Re: some other events/ questions

Richard Povall (
Wed, 27 Aug 1997 08:53:12 -0400

...the relationship between those who are trained
>(are training) in the physical knowledge of dancing, that daily ritual of
>class and rehearsal which tends to take up all of one's energy and time...
>leaving little for facing the sort of learning curves presented by these new
>technologies we are all embracing... and those who are trained in the use
>and implementation of hardware and software to carry out some of the highly
>detailed and difficult technical chores necessary for the experimentation we
>want to see happening.

Scott has a point here. The collaborators who come to mind immediately -
John Mitchell, Mark Coniglio, myself for that matter - all come from a
musical/composition background and have little or no involvement with
moving on stage. This is a sweeping statement of course, and not entirely
true, but I suspect that the majority of "technicians" (totally the wrong
word, but you know what I mean" have little physical relation to the work,
and, at least in my case, have a real awareness of my own physical
limitations and lack of physical awareness and coordination.

This changed for me when I did a residency at Steim with Jools Gilson-Ellis
last year. She encouraged me to join with her each morning in doing
warm-up and some simple yoga exercises. This had a profound effect on the
way I worked during that time - and, I think, raised some eyebrows at
Steim. We tend to become victims of our labels, I think. Musicians don't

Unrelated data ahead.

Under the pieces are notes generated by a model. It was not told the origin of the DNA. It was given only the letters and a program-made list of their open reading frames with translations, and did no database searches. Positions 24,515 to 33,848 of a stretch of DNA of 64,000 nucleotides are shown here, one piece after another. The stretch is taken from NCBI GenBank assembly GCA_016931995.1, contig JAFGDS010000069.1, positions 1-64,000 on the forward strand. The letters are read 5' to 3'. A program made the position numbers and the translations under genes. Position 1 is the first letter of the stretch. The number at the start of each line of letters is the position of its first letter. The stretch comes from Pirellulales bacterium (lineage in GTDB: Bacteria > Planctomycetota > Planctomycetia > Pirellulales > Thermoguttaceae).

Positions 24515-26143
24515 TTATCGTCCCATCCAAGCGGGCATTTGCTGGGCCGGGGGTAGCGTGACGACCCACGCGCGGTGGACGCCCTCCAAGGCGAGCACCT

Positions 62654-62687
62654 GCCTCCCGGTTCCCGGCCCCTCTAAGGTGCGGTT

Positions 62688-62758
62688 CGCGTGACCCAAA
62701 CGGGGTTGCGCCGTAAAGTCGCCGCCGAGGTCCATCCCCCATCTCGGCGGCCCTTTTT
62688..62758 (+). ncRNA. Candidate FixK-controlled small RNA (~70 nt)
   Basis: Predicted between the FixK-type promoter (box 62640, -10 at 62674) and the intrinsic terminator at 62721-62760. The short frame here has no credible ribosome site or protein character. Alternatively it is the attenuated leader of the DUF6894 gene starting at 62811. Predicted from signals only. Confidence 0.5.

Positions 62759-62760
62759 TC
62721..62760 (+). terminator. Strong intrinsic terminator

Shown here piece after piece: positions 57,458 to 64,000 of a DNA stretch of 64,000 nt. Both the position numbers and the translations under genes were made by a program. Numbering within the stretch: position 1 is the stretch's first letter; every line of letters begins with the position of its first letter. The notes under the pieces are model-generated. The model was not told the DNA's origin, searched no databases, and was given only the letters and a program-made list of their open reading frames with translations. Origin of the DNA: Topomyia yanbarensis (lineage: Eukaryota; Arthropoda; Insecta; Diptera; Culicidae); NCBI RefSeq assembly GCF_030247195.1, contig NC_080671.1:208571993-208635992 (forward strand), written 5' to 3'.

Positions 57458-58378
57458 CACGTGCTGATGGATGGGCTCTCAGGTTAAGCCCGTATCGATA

move (dancers don't listen). I didn't suddenly become a physical person
after this residency - but I did start taking regular yoga classes. I'm
still very physically restricted and spend far more time in front of a
computer than I do engaging in physical activity - I'm still awed by the
physical control and feats of my colleagues on the stage. Years of working
this way, however, have given me what I THINK is an empathy and
understanding of the world of the dancer. I may be fooling myself, of
course, but I do think that many years of working in this way has deepened
an understanding of how dancers work and think. I don't think we can or
should be mult-skilled. Of course there are those who are - probably some
of the people who join in these discussions - but I think specialty is a
much more fundamental thing than simply the training we have (chosen to)

However, musicians and geeks should all be forced to move once in a while -
performers should probably also be forced to find a knarly little bug

Love y'all


R i c h a r d P o v a l l
Assoc. Prof of Computer Music and New Media / Chair, TIMARA Dept.
MPO Box 0332 TIMARA/Studio 5
Oberlin, OH 44074-0332 USA Oberlin Conservatory of Music
Voice: +1.216.775.1016 Oberlin College
Fax: +1.216.775.8942 Oberlin, OH 44074 USA

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